With the current state of coronavirus infections in the US increasingly about political considerations (especially whether a second wave will lead to another round of shutdowns, more economic carnage, millions more unemployed and crush Trump’s re-election chances) and far less about actual epidemiology and standards of care, two ideological camps have emerged – one which tries to overstate the impact of the pandemic in the US by focusing on the recent surge in new cases in sunbelt states (while ignoring the role recent protests and riots played in said surge), and another which, in downplaying the severity of the coronavirus, has been emphasizing the increasing testing which arguably also explains the jump in confirmed covid cases while underscoring the decline in covid-linked fatalities. This divergence is shown in the chart below.
Of course, this is a simplified assessment of the current debate. For a more nuanced take we go to JPM’s Nikolaos Panigirtzoglou who over the weekend wrote that the bank sees little evidence that the virus transmission rate, the so-called R, is increasing at an alarming rate.
Additionally, the JPM analyst notes that the evidence from China, Western Europe and from the North Eastern US states suggests that higher mobility post-lockdown has not seen a significantly higher R or a significant rise in hospitalizations. Furthermore, “the increase in cases in some Southern and Western US states and some countries such as Brazil or India do not imply a big second wave, but rather a situation where it takes longer for states to come out of the first wave as they either did not as strict lockdowns in place or relaxed them prior to shifting more meaningfully down the virus curve.”
Panigirtzoglou also reminds us that most of the US states reporting significant increases in reported cases have also reported large increases in testing. If we instead focus on hospitalization data from the CDC to gauge severity of the outbreaks, they suggest far more modest increases in most cases.
That said, there is a clear reflexivity in behavior in the context of the recent news, and while the severity thus far looks more muted, JPM points out that negative headlines as well as the risk of some roll-back of re-opening measures, as already announced in Texas, California, Arizona and New Jersey could induce more cautious behavior by people and potentially slow the growth recovery going forward. “If this downside risk materializes It would mean that we get more of a U rather than of a V shaped growth trajectory”, according to JPM.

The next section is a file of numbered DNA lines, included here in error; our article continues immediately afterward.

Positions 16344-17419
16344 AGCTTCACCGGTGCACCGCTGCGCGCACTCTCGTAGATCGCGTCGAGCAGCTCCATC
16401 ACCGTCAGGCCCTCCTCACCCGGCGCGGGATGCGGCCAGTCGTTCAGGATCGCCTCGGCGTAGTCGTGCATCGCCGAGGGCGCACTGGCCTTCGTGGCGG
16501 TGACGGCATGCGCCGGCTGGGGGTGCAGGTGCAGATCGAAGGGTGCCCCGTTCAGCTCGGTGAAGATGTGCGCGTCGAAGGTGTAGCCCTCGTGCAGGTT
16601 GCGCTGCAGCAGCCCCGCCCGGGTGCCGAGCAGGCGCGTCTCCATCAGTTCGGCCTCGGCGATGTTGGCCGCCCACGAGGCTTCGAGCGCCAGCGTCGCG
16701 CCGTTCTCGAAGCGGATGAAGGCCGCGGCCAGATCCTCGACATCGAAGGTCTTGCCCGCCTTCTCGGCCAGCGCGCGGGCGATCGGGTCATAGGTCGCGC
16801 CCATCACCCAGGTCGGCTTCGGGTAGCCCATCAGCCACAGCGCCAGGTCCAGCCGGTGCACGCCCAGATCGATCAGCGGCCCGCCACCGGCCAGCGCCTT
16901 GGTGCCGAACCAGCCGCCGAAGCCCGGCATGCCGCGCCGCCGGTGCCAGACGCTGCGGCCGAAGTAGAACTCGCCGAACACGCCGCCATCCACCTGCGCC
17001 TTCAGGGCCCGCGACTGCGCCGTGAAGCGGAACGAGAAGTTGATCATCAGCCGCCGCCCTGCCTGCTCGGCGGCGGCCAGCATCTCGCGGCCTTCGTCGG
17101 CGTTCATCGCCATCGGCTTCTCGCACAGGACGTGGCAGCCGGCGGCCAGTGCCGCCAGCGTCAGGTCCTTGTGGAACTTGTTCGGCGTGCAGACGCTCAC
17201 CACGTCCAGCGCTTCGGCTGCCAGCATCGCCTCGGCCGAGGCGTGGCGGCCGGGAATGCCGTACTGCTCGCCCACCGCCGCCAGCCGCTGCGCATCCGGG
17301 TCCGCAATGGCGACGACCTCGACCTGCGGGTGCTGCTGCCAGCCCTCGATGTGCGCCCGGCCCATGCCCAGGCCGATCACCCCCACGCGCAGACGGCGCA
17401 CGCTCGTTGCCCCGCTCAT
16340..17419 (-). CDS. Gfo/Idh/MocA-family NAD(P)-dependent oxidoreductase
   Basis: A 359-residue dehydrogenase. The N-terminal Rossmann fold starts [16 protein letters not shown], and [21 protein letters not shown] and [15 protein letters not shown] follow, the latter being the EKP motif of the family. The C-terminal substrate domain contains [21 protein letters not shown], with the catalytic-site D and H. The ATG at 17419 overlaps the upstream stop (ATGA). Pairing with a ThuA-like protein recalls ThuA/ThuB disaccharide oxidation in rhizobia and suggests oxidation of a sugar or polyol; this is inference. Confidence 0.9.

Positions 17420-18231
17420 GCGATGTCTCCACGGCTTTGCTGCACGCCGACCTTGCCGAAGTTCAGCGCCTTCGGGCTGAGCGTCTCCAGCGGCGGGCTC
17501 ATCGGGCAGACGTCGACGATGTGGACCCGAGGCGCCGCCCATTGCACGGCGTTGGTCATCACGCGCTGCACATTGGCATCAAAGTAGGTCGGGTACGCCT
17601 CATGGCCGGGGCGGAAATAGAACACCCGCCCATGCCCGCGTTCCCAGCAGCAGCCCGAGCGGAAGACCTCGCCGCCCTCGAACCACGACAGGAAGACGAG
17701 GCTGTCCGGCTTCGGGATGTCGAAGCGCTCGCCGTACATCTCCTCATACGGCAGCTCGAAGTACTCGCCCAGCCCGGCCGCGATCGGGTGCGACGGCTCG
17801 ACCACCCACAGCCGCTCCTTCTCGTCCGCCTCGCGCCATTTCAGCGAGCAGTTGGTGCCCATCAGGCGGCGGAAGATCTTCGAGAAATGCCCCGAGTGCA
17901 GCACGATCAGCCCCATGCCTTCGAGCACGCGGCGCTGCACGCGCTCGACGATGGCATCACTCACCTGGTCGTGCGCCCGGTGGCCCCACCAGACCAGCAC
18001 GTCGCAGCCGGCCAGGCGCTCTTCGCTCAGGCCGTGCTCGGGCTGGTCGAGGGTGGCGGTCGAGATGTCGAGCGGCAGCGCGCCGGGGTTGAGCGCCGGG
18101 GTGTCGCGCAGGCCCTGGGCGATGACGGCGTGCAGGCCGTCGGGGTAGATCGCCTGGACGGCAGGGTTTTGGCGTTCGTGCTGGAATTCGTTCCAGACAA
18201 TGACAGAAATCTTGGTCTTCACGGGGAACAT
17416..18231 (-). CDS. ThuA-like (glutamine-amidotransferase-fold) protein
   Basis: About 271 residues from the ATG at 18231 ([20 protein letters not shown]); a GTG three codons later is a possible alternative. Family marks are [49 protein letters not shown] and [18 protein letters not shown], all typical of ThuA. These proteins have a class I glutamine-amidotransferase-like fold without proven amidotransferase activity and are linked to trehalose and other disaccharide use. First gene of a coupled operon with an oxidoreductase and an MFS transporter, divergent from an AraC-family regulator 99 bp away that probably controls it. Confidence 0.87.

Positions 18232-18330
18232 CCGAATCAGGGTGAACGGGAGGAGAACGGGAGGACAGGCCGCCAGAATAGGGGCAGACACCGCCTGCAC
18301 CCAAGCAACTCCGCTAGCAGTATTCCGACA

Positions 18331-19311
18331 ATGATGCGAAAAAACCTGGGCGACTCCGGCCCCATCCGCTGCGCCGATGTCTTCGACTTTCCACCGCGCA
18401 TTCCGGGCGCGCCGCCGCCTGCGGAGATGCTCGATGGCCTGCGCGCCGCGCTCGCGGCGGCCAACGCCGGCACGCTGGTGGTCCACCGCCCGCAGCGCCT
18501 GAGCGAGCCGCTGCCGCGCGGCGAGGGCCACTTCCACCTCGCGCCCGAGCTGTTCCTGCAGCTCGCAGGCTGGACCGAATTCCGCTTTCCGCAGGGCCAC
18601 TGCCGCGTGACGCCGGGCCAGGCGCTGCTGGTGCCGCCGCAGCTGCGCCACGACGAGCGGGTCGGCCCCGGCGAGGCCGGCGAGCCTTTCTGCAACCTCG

Going back to the original point of “cases vs fatalities”, we hand the mic over to Nordea’s Andreas Steno Larsen who has argued in recent days that despite the recent deterioration in statistics, the US economy is unlikely to see similar shut downs to those experienced in March as the economic cost is simply too large.
As Larsen writes, pointing to the chart at the top, “the new increase in the amount of daily cases on a global scale is yet to morph into a re-increase in the amount of daily fatalities. Fatal cases are currently flatlining or maybe trending slightly upwards around 4-5000 a day. BUT (!), bear in mind that fatal cases are lagging the number of confirmed cases, why the jury is still out.”
The Nordea strategist then proposes that if the amount of fatal cases doesn’t increase more compared to current case count, “it likely reflects either i) that testing capabilities have been ramped up markedly, ii) that the virus is spreading in areas with a younger population (e.g. India and Brazil) or iii) that the CFR (case fatality ratio) is decreasing. We mostly buy into a combo of factor i) and ii).”
Larsen then echoes JPMorgan, and warning that consumption may take a “lock-down like” hit if the virus spread is not under control, said that a “hammer and dance” strategy (swift total lockdown followed by a wide testing strategy) is ultimately the cheapest medium-term strategy. In this context, Europe is currently outsmarting the US on the Covid-19 strategy as is evident from the recent new case-spike in the US, which has led to setbacks for the re-opening momentum compared to Europe.
And, just like Panigirtzoglou, Larsen cautions against interpreting the renewed spike as a second wave, since it is mostly a result of a pick-up in cases in states that weren’t hit (materially) initially: “This is rather just the first material wave in areas that were not affected at the outset, while we are thankfully still yet to see a double-spike in e.g. the early epicentres as New York, Lombardia in Italy and Castilla La Nueva in Spain.”
That said, the Nordea strategist says that he doesn’t buy Trump’s message that “increased testing” is behind the case-spike as “the ratio of positive tests to negative tests are on the rise in e.g. Florida and Texas, which is a clear sign that the virus is spreading faster.”
While one may debate that, one thing Larsen is certainly correct about is that “with a clear increase in the virus momentum in Swing states, we would expect a big rhetorical battle between Governors and Trumps administration to be upcoming.”
As Larsen summarizes, “we are entering “crunch time” on fatalities since they should start to rise in early July given the lead/lag structure versus new cases.”
If fatalities don’t spike early in July, then people will conclude that it’s probably spreading amongst a part of the population that is not as sensitive, or that it is a resulted of increased testing or that the virus has become less deadly as we move into the summer months. Governors in Texas, California and Florida seem to have concluded that the below correlation holds, but the jury is still out.
His conclusion: “The next 6-10 days will be crucial.”